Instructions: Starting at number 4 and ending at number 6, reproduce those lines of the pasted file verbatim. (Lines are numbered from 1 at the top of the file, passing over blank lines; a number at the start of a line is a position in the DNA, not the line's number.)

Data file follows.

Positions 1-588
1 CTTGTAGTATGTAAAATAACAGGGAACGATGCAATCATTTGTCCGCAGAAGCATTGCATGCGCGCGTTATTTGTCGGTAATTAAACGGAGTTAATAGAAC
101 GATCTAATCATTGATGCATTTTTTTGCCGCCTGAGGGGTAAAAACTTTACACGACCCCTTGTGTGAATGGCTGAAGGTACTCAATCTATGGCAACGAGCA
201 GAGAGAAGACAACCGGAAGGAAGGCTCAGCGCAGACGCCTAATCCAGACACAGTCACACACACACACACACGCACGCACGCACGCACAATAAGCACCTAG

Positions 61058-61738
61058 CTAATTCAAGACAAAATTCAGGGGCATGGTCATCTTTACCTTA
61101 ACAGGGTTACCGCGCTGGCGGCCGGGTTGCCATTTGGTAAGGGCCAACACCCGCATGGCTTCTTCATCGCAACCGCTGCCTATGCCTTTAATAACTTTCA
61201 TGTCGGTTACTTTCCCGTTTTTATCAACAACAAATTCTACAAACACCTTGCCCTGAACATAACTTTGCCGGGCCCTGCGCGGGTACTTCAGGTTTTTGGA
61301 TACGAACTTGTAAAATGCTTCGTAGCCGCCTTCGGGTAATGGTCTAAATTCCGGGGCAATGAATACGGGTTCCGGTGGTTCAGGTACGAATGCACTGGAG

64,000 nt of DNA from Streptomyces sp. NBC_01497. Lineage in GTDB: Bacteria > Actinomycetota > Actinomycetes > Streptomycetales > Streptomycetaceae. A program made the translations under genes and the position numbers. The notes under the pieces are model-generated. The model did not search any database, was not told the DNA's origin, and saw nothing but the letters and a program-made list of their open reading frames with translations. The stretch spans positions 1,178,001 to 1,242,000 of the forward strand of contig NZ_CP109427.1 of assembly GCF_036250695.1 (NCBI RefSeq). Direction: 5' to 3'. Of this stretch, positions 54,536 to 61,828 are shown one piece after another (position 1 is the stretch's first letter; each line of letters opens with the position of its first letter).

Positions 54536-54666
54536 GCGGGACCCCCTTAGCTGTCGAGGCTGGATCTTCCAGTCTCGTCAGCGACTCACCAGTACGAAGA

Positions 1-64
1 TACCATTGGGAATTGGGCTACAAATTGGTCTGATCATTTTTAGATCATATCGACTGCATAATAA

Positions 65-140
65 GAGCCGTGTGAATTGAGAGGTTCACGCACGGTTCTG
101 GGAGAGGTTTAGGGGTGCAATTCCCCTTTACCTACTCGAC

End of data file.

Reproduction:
201 GAGAGAAGACAACCGGAAGGAAGGCTCAGCGCAGACGCCTAATCCAGACACAGTCACACACACACACACACGCACGCACGCACGCACAATAAGCACCTAG

Positions 61058-61738
61058 CTAATTCAAGACAAAATTCAGGGGCATGGTCATCTTTACCTTA